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Monday, October 26, 2020  Spokane, Washington  Est. May 19, 1883
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100 years ago in Spokane: Draft for World War I expands to 45-year-olds and Spokane residents lined up

The draft age had been expanded to include all men from 18 to 45, The Spokesman-Review reported on Sept. 12, 1918. The reason was simple: World War I required more manpower to make a final push. The previous draft age had been 21 to 30. (Spokesman-Review archives)
The draft age had been expanded to include all men from 18 to 45, The Spokesman-Review reported on Sept. 12, 1918. The reason was simple: World War I required more manpower to make a final push. The previous draft age had been 21 to 30. (Spokesman-Review archives)

Thirteen million more American men were streaming into polling places to register for the draft.

The draft age had been expanded to include all men from 18 to 45. The reason was simple: The war in Europe required more manpower to make a final push. The previous draft age had been 21 to 30.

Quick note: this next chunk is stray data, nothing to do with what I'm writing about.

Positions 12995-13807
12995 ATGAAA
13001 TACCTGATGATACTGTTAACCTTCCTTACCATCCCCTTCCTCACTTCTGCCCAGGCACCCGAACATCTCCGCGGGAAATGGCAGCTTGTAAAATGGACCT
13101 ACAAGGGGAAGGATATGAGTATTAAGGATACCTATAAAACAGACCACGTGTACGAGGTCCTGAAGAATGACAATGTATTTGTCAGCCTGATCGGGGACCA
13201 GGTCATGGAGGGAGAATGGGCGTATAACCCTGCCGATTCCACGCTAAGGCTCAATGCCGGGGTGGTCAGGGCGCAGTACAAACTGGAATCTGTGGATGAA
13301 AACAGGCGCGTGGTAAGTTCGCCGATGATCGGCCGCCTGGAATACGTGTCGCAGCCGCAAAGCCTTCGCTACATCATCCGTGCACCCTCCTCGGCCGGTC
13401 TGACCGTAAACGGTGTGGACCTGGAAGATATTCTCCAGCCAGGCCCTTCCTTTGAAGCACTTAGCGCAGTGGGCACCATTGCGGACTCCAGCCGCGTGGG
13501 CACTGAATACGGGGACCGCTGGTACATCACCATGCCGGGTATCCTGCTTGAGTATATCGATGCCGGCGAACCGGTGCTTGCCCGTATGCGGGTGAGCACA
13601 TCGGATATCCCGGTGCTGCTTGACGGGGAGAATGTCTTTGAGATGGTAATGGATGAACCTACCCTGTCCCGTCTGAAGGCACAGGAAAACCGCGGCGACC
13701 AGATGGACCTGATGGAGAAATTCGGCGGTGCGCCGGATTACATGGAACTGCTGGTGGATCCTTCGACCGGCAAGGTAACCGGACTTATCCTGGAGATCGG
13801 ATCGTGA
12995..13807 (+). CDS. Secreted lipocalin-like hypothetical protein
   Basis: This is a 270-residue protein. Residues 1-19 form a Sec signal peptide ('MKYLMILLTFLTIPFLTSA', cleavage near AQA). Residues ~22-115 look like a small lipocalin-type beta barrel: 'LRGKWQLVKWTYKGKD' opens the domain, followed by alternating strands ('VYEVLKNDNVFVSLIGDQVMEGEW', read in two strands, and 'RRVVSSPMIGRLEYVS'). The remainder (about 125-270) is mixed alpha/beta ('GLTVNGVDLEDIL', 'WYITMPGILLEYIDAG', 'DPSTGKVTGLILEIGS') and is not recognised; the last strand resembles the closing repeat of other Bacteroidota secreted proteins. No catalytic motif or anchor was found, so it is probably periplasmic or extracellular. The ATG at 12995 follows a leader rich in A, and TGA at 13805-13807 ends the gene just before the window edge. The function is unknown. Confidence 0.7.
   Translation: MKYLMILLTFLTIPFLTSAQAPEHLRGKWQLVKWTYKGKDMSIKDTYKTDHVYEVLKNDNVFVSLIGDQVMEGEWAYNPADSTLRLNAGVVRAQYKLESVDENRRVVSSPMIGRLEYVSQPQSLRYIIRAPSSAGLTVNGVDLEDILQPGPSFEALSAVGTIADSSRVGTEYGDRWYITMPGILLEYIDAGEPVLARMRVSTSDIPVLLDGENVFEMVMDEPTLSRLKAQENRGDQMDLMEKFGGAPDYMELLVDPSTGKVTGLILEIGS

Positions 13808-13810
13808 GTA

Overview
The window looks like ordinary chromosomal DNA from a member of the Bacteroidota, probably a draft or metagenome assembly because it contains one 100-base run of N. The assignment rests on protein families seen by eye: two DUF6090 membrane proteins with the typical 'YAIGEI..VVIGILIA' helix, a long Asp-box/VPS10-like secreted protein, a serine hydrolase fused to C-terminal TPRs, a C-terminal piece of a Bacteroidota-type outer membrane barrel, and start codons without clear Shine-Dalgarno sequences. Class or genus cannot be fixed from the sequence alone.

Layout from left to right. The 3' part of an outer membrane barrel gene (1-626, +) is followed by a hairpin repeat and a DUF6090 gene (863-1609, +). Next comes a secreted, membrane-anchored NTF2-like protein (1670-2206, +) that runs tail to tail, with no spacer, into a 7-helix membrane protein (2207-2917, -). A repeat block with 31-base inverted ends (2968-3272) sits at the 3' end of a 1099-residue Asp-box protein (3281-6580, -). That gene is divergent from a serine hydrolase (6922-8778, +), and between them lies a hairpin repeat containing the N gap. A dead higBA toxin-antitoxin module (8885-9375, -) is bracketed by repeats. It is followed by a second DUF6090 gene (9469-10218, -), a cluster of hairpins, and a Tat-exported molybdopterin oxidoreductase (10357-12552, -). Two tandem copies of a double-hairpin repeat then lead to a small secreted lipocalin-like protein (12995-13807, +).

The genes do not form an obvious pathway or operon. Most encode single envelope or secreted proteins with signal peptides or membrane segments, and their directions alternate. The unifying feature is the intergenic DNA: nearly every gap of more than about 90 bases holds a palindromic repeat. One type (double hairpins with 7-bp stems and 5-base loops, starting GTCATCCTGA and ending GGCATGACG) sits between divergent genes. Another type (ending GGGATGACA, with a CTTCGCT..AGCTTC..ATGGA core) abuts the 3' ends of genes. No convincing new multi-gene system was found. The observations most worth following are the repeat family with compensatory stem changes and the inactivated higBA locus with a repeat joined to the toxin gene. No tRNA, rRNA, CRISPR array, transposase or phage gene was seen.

A front page editorial cartoon in The Spokesman-Review summed up the situation. It showed a rock labeled “The First Three Million” – draftees – smashing the German kaiser. An even bigger boulder, labeled “The New Draft” was teetering above the kaiser, and Uncle Sam was about to give it a shove. The caption read, “Come on everybody, help put it over.”

The Spokane Daily Chronicle devoted a full page to listing the names of the early registrants at each polling place. Many well-known names were on the list, including movie director Larry Trimble, who was filming at the Washington Motion Picture Corp. studios.

The Chronicle estimated that, before the day was out, 11,000 men would register in Spokane.

The editors of the Chronicle called it a historic day.

“No longer are you a just a floating fragment of the population, drifting by chance where luck or fancy may move. You are a definite part of the mightiest human force yet organized – a distinct element in the most tremendous campaign ever planned to free and lift and ennoble mankind.”

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